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The Capital Region of Denmark - a part of Copenhagen University Hospital
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Integrated univariate, multivariate and correlation-based network analyses reveal metabolite-specific effects on bacterial growth and biofilm formation in necrotizing soft tissue infections

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Necrotizing soft-tissue infections (NSTIs) have multiple causes, risk factors, anatomical locations, and pathogenic mechanisms. In patients with NSTI, circulating metabolites may serve as a substrate having impact on bacterial adaptation at the site of infection. Metabolic signatures associated with NSTI may reveal the potential to be useful as diagnostic and prognostic markers and novel targets for therapy. This study used untargeted metabolomics analyses of plasma from NSTI patients (n = 34) and healthy (noninfected) controls (n = 24) to identify the metabolic signatures and connectivity patterns among metabolites associated with NSTI. Metabolite-metabolite association networks were employed to compare the metabolic profiles of NSTI patients and noninfected surgical controls. Out of 97 metabolites detected, the abundance of 33 was significantly altered in NSTI patients. Analysis of metabolite-metabolite association networks showed a more densely connected network: Specifically, 20 metabolites differentially connected between NSTI and controls. A selected set of significantly altered metabolites was tested in vitro to investigate potential influence on NSTI group A streptococcal strain growth and biofilm formation. Using chemically defined media supplemented with the selected metabolites, ornithine, ribose, urea, and glucuronic acid, revealed metabolite-specific effects on both bacterial growth and biofilm formation. This study identifies for the first time an NSTI-specific metabolic signature with implications for optimized diagnostics and therapies.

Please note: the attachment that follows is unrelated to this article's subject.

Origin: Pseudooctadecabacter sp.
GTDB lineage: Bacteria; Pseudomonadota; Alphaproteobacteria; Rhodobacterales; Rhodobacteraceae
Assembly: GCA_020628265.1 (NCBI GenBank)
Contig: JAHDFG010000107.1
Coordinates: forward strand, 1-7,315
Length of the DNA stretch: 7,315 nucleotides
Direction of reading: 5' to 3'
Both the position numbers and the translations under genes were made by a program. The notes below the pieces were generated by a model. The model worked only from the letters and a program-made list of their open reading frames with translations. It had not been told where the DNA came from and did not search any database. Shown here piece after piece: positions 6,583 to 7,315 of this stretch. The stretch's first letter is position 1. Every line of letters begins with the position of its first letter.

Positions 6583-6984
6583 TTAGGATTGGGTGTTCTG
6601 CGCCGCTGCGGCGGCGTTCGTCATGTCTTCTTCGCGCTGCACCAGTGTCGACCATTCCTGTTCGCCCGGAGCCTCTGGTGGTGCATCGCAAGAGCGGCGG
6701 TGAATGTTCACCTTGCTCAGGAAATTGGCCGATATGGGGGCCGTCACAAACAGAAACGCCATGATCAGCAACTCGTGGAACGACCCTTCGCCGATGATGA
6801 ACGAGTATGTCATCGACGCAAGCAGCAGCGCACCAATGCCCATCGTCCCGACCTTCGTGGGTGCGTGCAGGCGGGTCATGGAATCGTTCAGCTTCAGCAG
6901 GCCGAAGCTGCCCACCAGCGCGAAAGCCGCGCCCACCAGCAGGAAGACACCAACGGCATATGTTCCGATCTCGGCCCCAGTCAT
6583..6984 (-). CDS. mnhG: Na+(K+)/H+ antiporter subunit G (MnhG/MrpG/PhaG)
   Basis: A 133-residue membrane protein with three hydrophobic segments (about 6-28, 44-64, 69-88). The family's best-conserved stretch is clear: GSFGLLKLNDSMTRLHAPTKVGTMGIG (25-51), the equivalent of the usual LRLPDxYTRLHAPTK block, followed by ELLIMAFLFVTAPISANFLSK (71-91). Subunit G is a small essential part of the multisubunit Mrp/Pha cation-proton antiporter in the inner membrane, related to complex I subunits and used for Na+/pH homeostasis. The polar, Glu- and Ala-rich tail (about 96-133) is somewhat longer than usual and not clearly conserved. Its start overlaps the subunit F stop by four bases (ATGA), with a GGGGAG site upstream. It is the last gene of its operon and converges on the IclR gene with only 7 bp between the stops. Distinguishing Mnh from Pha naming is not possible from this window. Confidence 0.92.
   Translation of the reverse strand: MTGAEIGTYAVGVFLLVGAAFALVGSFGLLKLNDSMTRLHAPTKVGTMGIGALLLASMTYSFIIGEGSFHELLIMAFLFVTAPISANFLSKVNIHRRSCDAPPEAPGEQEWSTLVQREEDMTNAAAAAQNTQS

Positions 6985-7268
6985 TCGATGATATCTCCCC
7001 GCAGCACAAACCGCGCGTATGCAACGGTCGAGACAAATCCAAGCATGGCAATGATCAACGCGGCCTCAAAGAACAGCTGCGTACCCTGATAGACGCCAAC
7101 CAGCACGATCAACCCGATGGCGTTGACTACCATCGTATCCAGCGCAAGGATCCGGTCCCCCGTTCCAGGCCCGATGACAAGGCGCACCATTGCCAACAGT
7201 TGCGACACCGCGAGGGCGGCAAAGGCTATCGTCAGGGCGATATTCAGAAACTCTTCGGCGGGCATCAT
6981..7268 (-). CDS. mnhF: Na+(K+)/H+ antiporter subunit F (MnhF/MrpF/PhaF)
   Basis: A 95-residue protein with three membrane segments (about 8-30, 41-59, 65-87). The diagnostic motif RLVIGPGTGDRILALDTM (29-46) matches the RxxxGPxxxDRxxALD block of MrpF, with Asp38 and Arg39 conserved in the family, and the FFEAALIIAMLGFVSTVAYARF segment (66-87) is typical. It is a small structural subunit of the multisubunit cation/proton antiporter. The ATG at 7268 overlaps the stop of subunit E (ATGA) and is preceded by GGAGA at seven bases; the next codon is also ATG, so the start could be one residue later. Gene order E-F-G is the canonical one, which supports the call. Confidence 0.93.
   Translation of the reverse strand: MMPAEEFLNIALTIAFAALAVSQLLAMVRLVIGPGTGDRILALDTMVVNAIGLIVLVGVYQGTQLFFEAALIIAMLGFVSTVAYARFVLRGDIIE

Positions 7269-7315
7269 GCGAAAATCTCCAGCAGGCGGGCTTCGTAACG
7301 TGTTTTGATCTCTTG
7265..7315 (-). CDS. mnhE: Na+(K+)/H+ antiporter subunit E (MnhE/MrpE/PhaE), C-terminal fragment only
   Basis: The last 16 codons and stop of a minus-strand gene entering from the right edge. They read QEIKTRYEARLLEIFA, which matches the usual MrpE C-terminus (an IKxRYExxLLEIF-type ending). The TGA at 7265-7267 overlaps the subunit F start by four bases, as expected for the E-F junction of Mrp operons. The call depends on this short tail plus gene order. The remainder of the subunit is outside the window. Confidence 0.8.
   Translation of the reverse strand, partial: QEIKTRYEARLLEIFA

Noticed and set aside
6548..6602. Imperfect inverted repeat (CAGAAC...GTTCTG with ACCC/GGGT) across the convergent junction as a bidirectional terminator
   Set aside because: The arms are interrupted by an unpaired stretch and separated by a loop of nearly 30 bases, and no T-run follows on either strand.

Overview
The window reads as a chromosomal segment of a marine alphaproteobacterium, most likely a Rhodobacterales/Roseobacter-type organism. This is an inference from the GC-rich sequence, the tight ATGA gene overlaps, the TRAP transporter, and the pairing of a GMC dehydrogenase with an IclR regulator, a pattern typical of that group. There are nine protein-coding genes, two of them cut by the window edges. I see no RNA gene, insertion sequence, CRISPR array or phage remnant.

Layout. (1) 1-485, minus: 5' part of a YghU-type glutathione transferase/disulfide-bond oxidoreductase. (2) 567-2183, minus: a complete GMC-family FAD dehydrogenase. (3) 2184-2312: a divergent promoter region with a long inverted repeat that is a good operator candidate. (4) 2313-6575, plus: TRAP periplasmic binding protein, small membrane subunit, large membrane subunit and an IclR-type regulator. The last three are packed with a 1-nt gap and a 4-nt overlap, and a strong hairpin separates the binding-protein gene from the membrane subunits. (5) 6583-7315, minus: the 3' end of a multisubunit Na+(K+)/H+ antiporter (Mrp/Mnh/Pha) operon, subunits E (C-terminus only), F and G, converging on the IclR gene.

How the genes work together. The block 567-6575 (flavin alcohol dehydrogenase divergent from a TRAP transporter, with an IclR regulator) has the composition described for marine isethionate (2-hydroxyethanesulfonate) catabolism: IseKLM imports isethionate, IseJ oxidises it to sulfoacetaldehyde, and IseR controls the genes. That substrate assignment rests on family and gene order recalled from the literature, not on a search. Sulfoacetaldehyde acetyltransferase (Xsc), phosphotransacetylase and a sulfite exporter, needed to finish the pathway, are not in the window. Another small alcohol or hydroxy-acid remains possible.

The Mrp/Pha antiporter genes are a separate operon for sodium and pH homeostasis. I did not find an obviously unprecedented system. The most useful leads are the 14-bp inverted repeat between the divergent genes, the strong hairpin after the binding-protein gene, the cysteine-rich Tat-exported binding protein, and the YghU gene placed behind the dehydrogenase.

Original languageEnglish
JournalJournal of Proteome Research
Volume19
Issue number2
Pages (from-to)688-698
Number of pages11
ISSN1535-3893
DOIs
Publication statusPublished - 7 Feb 2020

    Research areas

  • bacterial infection, differential network analysis, metabolomics, necrotizing fasciitis, necrotizing soft-tissue infections, streptococcus

ID: 58863173